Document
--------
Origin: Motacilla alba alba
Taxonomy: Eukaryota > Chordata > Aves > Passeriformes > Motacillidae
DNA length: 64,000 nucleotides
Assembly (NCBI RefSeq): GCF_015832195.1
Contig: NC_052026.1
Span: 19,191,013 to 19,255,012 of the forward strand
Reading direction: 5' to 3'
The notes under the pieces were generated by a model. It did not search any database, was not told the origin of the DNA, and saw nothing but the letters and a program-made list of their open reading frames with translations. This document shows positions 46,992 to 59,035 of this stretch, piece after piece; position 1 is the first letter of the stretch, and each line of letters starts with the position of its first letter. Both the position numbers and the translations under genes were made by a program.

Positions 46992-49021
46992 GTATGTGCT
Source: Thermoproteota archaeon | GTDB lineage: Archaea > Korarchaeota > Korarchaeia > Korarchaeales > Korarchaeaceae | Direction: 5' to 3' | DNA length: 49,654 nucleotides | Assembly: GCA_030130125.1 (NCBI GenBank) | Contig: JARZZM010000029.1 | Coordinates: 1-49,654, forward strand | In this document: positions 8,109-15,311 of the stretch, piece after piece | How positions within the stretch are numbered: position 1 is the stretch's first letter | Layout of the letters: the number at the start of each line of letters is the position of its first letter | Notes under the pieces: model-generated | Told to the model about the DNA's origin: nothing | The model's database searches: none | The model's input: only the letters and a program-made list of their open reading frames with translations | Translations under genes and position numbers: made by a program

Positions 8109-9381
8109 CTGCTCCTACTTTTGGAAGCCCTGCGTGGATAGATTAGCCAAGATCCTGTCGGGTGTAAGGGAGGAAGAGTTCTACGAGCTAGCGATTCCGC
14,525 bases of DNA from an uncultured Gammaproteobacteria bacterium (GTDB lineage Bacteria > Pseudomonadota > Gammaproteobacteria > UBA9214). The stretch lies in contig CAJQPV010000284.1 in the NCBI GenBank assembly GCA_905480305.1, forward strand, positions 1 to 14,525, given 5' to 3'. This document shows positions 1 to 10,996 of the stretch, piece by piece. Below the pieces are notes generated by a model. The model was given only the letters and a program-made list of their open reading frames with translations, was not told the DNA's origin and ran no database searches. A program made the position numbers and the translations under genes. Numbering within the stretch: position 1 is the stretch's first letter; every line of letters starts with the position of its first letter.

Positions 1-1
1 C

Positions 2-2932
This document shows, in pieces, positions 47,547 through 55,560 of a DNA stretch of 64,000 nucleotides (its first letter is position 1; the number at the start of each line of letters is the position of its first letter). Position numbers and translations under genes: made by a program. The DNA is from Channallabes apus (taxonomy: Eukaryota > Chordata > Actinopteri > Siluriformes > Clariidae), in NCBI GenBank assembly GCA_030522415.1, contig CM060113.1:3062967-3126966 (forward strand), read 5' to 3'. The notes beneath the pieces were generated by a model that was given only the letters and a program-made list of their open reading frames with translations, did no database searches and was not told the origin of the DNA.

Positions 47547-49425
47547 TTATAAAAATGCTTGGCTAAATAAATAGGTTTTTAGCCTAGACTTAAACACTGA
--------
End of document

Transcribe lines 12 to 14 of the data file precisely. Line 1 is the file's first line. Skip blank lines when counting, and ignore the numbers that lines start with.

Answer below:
Positions 8109-9381
8109 CTGCTCCTACTTTTGGAAGCCCTGCGTGGATAGATTAGCCAAGATCCTGTCGGGTGTAAGGGAGGAAGAGTTCTACGAGCTAGCGATTCCGC
14,525 bases of DNA from an uncultured Gammaproteobacteria bacterium (GTDB lineage Bacteria > Pseudomonadota > Gammaproteobacteria > UBA9214). The stretch lies in contig CAJQPV010000284.1 in the NCBI GenBank assembly GCA_905480305.1, forward strand, positions 1 to 14,525, given 5' to 3'. This document shows positions 1 to 10,996 of the stretch, piece by piece. Below the pieces are notes generated by a model. The model was given only the letters and a program-made list of their open reading frames with translations, was not told the DNA's origin and ran no database searches. A program made the position numbers and the translations under genes. Numbering within the stretch: position 1 is the stretch's first letter; every line of letters starts with the position of its first letter.